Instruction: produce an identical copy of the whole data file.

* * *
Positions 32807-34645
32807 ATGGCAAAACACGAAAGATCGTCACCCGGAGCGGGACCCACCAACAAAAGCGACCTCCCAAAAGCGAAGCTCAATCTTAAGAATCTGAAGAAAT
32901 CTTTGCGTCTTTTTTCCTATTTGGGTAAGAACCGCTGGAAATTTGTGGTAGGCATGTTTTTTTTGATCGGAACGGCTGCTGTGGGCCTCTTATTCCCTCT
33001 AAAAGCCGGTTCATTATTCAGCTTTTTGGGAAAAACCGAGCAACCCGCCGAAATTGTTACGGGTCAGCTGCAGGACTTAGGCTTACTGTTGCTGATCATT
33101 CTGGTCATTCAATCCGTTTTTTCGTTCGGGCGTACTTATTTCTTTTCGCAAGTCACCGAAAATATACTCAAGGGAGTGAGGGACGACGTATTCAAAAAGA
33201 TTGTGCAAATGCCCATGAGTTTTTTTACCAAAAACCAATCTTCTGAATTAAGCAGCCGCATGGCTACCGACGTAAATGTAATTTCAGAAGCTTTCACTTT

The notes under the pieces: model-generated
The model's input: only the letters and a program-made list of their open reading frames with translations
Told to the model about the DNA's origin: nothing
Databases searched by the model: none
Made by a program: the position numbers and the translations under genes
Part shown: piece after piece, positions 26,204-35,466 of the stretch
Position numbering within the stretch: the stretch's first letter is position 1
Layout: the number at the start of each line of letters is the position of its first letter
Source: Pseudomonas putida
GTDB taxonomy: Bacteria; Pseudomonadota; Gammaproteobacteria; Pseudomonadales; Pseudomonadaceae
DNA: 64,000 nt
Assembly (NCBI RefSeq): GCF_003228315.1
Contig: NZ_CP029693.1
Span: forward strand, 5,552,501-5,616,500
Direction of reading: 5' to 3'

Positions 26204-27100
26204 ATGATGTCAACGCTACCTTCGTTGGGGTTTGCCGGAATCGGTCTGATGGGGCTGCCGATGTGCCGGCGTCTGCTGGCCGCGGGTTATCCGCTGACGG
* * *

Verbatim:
Positions 32807-34645
32807 ATGGCAAAACACGAAAGATCGTCACCCGGAGCGGGACCCACCAACAAAAGCGACCTCCCAAAAGCGAAGCTCAATCTTAAGAATCTGAAGAAAT
32901 CTTTGCGTCTTTTTTCCTATTTGGGTAAGAACCGCTGGAAATTTGTGGTAGGCATGTTTTTTTTGATCGGAACGGCTGCTGTGGGCCTCTTATTCCCTCT
33001 AAAAGCCGGTTCATTATTCAGCTTTTTGGGAAAAACCGAGCAACCCGCCGAAATTGTTACGGGTCAGCTGCAGGACTTAGGCTTACTGTTGCTGATCATT
33101 CTGGTCATTCAATCCGTTTTTTCGTTCGGGCGTACTTATTTCTTTTCGCAAGTCACCGAAAATATACTCAAGGGAGTGAGGGACGACGTATTCAAAAAGA
33201 TTGTGCAAATGCCCATGAGTTTTTTTACCAAAAACCAATCTTCTGAATTAAGCAGCCGCATGGCTACCGACGTAAATGTAATTTCAGAAGCTTTCACTTT

The notes under the pieces: model-generated
The model's input: only the letters and a program-made list of their open reading frames with translations
Told to the model about the DNA's origin: nothing
Databases searched by the model: none
Made by a program: the position numbers and the translations under genes
Part shown: piece after piece, positions 26,204-35,466 of the stretch
Position numbering within the stretch: the stretch's first letter is position 1
Layout: the number at the start of each line of letters is the position of its first letter
Source: Pseudomonas putida
GTDB taxonomy: Bacteria; Pseudomonadota; Gammaproteobacteria; Pseudomonadales; Pseudomonadaceae
DNA: 64,000 nt
Assembly (NCBI RefSeq): GCF_003228315.1
Contig: NZ_CP029693.1
Span: forward strand, 5,552,501-5,616,500
Direction of reading: 5' to 3'

Positions 26204-27100
26204 ATGATGTCAACGCTACCTTCGTTGGGGTTTGCCGGAATCGGTCTGATGGGGCTGCCGATGTGCCGGCGTCTGCTGGCCGCGGGTTATCCGCTGACGG